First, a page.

IWB, Mirroring Pedagogy

What do you see when you see an Interactive Whiteboard?

Admittedly, not everyone who is critical has even seen one in action but that doesn't prevent anyone from having an opinion. And as IWB fervour builds throughout the South Australian education community (particularly in primary schools) many are wanting to see for themselves to see if there is any substance to the hype. What, indeed, are the possibilities? Some schools want to dabble cautiously (perhaps one in the library), some have decided to invest their dollars elsewhere and some are going the full hog (every classroom with an IWB by 2007).

Over the past month, I've done three presentations on ACTIVboards to three slightly different audiences. The first was to a local school wanting to get a first hand look at what an IWB actually was, the second was a favour to the ACTIVboard sales rep showcasing their product (which we have) to a school trying to pick their preferred brand and thirdly, a repeat of our International Middle Schooling Conference presentation to our local cluster group of middle school teachers. What was really interesting was that each presentation evoked different responses and different questions - and it really makes me stop and think about the fact that as teachers we all have unique world views. I received a timely email from Quentin D'Souza shortly after who posed an excellent question about questions in relation to what questions I would ask now in regards to the effective use of IWB's. There have also been a couple of excellent posts querying this focus on IWB technology - one from Warrick Wynne and a lengthy effort from Derek Wenmoth. I shared Derek's with my staff via the weekly bulletin and had a few teachers commenting how his insights hit home.

So, maybe the IWB has become a type of pedagogical magnifying glass with the questions being asked and the aspects that attract approval potentially revealing quite a lot about how classrooms operate. For example, teachers who groan at what they see as a huge learning curve and a large absorption of time are educators who see that teacher created content as important. Some might also see that the IWB is confirmation that a "sage on the stage" approach is the way to go. Some who ask about ready made content and shared resource repositories are looking to "not reinvent the wheel" - and the cynical side of me might suspect a worksheet mentality. Teachers who ask about how to create stuff on the fly and pull in images, diagrams and pieces from the web and other software programs are eyeing off the possibilities to connect different pieces of learning. Maybe they are the ones who will want the students up there using the board.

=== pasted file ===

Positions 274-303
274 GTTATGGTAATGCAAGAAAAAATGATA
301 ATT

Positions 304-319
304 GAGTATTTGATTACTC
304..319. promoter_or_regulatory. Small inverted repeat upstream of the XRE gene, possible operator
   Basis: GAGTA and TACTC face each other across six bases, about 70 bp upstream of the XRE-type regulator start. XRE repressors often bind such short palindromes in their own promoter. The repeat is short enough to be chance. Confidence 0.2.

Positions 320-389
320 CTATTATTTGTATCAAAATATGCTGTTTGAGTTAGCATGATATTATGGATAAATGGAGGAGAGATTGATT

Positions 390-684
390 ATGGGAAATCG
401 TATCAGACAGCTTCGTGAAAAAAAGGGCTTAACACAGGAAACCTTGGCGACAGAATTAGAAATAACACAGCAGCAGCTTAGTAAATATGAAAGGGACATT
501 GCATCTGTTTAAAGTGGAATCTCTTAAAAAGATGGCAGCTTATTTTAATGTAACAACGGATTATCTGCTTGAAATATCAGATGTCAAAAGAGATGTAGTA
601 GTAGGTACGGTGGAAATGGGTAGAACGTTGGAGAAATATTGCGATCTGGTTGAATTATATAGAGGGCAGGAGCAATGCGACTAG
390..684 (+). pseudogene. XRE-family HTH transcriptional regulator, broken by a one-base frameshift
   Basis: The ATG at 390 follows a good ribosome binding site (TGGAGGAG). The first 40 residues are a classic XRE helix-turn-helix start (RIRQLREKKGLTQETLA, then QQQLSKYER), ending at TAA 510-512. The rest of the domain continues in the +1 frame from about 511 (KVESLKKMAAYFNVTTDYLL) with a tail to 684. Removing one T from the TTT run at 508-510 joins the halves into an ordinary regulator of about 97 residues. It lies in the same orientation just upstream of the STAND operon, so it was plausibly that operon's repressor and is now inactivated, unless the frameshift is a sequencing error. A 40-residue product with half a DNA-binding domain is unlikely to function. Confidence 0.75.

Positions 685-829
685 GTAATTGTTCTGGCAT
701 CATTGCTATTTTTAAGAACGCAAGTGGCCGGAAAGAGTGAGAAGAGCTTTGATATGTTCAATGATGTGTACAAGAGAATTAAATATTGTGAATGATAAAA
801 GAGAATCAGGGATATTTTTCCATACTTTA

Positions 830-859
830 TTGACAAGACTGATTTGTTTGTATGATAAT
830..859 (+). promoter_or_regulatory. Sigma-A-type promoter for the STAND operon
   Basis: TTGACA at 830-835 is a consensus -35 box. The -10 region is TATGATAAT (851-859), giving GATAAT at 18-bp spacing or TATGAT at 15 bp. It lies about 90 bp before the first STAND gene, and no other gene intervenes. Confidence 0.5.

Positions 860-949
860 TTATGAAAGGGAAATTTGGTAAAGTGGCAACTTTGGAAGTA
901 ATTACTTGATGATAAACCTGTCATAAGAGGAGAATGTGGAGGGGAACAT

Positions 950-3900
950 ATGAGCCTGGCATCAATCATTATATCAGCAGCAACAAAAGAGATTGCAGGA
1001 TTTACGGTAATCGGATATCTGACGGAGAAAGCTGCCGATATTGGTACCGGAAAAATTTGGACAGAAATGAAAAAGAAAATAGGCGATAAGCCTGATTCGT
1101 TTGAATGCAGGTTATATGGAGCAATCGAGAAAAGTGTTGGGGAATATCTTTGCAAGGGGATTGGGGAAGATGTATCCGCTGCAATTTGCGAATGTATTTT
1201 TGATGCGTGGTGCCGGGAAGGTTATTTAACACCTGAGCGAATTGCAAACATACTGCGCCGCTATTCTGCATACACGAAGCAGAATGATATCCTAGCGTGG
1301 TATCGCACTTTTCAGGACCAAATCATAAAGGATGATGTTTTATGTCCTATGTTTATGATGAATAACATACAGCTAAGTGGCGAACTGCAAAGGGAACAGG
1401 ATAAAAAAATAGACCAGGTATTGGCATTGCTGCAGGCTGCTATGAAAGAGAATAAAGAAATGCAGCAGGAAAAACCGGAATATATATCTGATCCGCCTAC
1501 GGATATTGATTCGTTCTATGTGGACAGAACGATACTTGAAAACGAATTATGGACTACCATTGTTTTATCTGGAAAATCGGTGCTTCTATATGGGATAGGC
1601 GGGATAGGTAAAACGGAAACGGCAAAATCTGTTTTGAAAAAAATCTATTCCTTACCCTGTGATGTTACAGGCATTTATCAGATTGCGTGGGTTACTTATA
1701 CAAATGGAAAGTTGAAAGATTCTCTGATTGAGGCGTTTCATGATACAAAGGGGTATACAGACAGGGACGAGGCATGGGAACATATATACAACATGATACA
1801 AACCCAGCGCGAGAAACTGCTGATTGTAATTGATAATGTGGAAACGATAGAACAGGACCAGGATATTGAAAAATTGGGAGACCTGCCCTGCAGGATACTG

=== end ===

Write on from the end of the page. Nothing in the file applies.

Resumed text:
I would be worried that any school that is deciding to put an IWB in every classroom all at once could be setting themselves up for difficulties in addressing teachers' needs in terms of training and movement through Marc Prensky's four stages of technology implementation. I would not like to be that coordinator as he or she tries to move 18 or so teachers towards full and effective use of this tool. There could be quite a few still stuck permanently at Old Thing In Old Ways without timely guidance and support - something that is hard to give when one is at full stretch. As Derek pointed out, then you do have classrooms trapped in an instructivist environment. I expanded on this idea in my comment on his post: